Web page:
K-I-S-S. It’s a pneumonic device. Crude but effective, it helps us remember to keep things manageable. But, as we all know, many times the ease or difficulty of a situation is not up to us. Hence, the Cynefin model.
The moral to the story is that the best way to overcome obstacles and/or achieve success is to seek out those who have overcome the same barriers and succeeded. In other words, the key is asking the right questions of the right people.
Things not working together. We’ve most likely all experienced it or witnessed a friend, colleague or family member struggle with it. Recently, hearing a colleague’s frustration I approached his desk to see what was happening.
There’s a popular and effective exercise, taught in business schools everywhere, called a SWOT analysis. The concept is to analyze the entirety of a company, organization, or institution by listing its Strengths, Weaknesses, Opportunities, and Threats.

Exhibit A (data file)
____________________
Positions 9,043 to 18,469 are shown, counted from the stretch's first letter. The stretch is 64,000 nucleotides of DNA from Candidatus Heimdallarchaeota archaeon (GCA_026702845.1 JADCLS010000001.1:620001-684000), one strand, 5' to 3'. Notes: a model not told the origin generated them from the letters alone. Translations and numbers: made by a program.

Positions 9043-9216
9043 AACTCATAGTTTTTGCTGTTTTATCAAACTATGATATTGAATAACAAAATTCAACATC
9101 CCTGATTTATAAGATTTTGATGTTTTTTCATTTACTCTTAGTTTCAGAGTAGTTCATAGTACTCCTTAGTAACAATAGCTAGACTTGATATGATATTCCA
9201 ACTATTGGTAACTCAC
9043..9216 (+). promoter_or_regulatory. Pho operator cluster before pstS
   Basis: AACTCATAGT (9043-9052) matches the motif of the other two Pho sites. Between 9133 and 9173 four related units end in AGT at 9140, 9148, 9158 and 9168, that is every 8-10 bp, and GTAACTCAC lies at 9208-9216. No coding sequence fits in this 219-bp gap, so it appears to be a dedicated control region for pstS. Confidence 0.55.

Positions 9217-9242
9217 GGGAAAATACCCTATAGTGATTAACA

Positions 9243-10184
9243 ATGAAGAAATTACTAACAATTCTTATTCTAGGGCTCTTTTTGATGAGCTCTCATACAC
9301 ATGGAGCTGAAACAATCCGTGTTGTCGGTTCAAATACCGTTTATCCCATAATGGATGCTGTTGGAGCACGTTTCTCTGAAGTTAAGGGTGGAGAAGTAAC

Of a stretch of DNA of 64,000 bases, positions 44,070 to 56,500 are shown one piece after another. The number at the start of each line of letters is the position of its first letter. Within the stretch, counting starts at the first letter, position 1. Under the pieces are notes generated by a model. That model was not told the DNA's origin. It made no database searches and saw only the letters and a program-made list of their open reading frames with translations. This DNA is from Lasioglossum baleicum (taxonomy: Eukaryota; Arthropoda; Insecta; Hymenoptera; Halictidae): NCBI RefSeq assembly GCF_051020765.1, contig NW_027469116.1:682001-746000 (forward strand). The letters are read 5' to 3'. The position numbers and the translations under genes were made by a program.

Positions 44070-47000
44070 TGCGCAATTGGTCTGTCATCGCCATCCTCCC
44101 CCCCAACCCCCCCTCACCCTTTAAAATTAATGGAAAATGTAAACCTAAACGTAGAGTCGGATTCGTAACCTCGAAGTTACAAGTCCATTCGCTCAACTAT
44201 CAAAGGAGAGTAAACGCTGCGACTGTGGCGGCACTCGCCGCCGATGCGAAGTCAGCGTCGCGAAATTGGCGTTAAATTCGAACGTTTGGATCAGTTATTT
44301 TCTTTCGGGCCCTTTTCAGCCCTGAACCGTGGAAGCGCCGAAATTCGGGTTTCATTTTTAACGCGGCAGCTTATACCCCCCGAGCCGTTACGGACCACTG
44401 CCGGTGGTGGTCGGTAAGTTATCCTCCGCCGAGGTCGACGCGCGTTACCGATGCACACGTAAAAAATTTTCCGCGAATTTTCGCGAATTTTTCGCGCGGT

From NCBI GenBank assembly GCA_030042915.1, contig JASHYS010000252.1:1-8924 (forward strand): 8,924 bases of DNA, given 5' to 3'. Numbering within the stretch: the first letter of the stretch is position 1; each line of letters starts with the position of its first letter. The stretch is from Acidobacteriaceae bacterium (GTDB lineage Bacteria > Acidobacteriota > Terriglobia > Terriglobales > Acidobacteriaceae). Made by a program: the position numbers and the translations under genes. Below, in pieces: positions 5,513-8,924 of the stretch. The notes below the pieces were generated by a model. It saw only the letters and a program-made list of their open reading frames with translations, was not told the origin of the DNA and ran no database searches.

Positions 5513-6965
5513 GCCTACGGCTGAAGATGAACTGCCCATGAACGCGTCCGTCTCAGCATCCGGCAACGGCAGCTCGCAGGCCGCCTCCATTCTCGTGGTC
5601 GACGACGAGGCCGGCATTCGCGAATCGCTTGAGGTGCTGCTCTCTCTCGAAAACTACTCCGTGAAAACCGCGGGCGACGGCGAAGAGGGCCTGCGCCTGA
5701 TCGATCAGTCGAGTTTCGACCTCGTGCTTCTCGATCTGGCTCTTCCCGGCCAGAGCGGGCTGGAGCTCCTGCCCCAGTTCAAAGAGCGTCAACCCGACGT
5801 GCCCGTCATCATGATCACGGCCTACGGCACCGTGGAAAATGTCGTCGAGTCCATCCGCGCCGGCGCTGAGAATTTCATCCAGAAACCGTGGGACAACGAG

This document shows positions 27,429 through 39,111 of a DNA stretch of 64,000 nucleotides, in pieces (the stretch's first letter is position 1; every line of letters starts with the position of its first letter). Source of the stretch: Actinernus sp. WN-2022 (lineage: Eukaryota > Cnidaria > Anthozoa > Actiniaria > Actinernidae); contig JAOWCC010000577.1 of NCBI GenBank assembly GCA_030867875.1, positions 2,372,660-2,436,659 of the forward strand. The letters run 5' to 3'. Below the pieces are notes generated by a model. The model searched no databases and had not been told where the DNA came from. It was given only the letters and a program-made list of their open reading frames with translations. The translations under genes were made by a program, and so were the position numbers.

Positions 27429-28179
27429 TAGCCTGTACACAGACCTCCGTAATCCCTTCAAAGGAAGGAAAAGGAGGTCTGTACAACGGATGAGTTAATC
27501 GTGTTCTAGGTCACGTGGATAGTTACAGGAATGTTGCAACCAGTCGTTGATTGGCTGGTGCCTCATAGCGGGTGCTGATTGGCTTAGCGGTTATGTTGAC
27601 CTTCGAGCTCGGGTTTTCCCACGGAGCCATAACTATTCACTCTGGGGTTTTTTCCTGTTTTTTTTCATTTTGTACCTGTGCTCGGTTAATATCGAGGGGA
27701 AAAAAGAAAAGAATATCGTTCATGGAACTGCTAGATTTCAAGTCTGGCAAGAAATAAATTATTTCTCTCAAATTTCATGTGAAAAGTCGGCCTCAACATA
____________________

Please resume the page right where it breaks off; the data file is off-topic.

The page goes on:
In his article for Computerworld, Paul Glen recounts that when most executives have told him that their operations require more accountability what they are really saying is that they need someone to blame.
In psychological terms, perception is defined as our recognition and interpretation of sensory information, as well as how we respond to the information.
To understand perception, information technology and literacy instructor Yolanda Williams asks us to think of it “as a process where we take in sensory information from our environment and use that information in order to interact with our environment. Perception allows us to take the sensory information in and make it into something meaningful.”
In order to help us better understand supply and demand, economists have placed the things we buy into different categories. One such category is a positional good, described by Dr. Sheldon Cooper as “an economic concept in which an object is only valued by the possessor because it’s not possessed by others.”